When we first meet Evie, she’s a struggling New York artist and restaurant server mourning the loss of her mother. “It was always just my mom and me,” she says. “Having a family is what I really want.” To that end, she does a DNA test to see if she can weed out any long-lost relatives from the family tree. To her surprise, she discovers Oliver (Hugh Skinner), an English cousin, and wouldn’t you know he’s going to be in New York the following week.
Over dinner, she tells him that her mother always wanted to take her to England to learn more about their family history.
“There is a wedding coming up. You should come. Everyone is dying to meet you,” he says in a funny foreshadowing.
It turns out the extended family lives in a house that makes Downton Abbey look like a dump. Presided over by the aristocratic “Rockefeller rich” Walter (Thomas Doherty), it is a picture of lavish English country living. “Welcome to the new Carfax Abbey,” says Cousin Oliver.
Beneath the manicured lawns and starched suits of maids and footmen, however, lie deadly secrets. As the wedding day approaches, Evie’s questions about the whereabouts of the bride and groom are swept away by vague answers. “The bride and groom will make their grand entrance tomorrow,” she is told.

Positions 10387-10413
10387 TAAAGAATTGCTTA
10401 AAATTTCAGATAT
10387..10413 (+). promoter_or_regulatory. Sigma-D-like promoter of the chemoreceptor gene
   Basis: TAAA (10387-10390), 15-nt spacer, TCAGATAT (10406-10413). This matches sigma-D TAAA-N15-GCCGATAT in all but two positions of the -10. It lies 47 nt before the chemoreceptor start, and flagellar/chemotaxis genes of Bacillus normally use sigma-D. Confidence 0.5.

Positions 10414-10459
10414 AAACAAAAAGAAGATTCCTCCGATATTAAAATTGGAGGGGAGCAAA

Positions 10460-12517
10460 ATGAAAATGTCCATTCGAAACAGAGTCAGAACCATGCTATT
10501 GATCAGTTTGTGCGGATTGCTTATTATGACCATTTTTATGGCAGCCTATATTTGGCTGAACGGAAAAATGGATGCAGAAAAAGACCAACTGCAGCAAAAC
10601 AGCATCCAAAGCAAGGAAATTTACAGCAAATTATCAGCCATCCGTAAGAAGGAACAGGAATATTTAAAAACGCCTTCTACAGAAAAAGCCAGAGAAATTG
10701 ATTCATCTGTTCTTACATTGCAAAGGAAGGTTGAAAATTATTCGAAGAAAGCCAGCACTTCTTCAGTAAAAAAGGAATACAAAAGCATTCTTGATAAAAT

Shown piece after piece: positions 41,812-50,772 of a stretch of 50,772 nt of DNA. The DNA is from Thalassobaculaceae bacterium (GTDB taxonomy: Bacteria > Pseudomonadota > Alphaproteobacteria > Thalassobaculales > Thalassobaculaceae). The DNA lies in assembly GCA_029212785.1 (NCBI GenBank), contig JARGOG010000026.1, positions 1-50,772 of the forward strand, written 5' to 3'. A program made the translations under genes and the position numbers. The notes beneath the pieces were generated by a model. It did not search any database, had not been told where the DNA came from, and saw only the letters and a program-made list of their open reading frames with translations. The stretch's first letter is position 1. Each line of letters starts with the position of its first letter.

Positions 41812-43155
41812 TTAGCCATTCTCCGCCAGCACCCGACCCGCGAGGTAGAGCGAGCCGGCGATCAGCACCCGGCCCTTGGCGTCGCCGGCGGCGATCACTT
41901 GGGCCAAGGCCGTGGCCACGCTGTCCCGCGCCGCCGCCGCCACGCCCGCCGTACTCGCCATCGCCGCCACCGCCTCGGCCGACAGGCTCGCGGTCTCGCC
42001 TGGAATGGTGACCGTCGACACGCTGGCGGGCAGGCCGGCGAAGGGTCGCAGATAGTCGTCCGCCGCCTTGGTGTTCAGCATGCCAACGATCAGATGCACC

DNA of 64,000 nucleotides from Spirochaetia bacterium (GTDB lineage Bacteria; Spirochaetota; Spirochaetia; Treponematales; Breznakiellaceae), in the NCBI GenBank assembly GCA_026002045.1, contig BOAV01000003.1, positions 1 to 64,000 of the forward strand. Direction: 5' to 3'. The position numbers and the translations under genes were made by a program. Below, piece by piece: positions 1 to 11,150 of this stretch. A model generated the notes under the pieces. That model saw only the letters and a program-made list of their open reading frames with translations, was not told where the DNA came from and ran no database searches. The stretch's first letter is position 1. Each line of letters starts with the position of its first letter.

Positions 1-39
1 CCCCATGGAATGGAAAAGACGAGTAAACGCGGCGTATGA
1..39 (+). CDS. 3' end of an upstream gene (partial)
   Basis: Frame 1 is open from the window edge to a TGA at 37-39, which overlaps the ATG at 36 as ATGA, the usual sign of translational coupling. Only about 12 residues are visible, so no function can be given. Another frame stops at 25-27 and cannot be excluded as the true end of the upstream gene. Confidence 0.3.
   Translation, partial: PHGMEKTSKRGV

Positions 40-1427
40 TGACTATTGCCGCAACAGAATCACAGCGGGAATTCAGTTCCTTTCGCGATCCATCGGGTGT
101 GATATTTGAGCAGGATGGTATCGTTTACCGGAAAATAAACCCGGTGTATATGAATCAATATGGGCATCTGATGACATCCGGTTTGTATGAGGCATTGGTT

On D-Day, Evie learns too late that she is not just a wedding guest.
“To Evie,” Walter said offering a toast on the wedding night, “my new bride.”
Set amidst the Abbey’s gothic architecture, what starts out as a fish out of water story quickly turns spooky as things in the night start banging, but don’t expect much more than a few carefully designed jumps. Director Jessica M. Thompson is keeping the horror strictly for people who thought “Twilight” was the best vampire movie of all time.
That’s not to say there aren’t a well-acted scene or two in “The Invitation,” but when the best scene in a vampire romance is a sequence where the protagonist gets a manicure, it suggests deficits in the horror department.
Maybe it’s because the trailer for “The Invitation” reveals a very important plot point, or maybe it’s because there are no real surprises in the story, but, of either way, it’s a bloodless vampire tale.